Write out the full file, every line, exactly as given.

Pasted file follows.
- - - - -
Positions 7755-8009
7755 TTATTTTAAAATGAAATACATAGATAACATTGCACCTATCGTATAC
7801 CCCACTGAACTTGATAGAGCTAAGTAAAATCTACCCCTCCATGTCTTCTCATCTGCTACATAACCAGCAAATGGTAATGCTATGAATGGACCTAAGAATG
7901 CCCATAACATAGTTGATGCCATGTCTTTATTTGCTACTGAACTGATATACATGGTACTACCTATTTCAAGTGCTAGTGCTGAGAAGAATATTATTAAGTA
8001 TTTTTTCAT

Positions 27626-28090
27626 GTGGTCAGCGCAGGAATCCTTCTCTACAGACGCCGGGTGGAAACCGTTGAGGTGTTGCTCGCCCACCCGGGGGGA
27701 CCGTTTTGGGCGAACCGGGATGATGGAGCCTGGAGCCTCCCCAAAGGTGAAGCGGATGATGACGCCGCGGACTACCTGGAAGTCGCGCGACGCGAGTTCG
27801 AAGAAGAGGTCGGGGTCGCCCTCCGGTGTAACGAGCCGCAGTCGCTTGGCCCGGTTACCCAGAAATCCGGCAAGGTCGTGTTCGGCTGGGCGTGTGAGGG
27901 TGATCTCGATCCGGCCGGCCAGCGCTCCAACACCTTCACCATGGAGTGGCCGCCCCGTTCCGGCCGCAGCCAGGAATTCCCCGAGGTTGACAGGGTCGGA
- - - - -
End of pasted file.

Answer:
Positions 7755-8009
7755 TTATTTTAAAATGAAATACATAGATAACATTGCACCTATCGTATAC
7801 CCCACTGAACTTGATAGAGCTAAGTAAAATCTACCCCTCCATGTCTTCTCATCTGCTACATAACCAGCAAATGGTAATGCTATGAATGGACCTAAGAATG
7901 CCCATAACATAGTTGATGCCATGTCTTTATTTGCTACTGAACTGATATACATGGTACTACCTATTTCAAGTGCTAGTGCTGAGAAGAATATTATTAAGTA
8001 TTTTTTCAT

Positions 27626-28090
27626 GTGGTCAGCGCAGGAATCCTTCTCTACAGACGCCGGGTGGAAACCGTTGAGGTGTTGCTCGCCCACCCGGGGGGA
27701 CCGTTTTGGGCGAACCGGGATGATGGAGCCTGGAGCCTCCCCAAAGGTGAAGCGGATGATGACGCCGCGGACTACCTGGAAGTCGCGCGACGCGAGTTCG
27801 AAGAAGAGGTCGGGGTCGCCCTCCGGTGTAACGAGCCGCAGTCGCTTGGCCCGGTTACCCAGAAATCCGGCAAGGTCGTGTTCGGCTGGGCGTGTGAGGG
27901 TGATCTCGATCCGGCCGGCCAGCGCTCCAACACCTTCACCATGGAGTGGCCGCCCCGTTCCGGCCGCAGCCAGGAATTCCCCGAGGTTGACAGGGTCGGA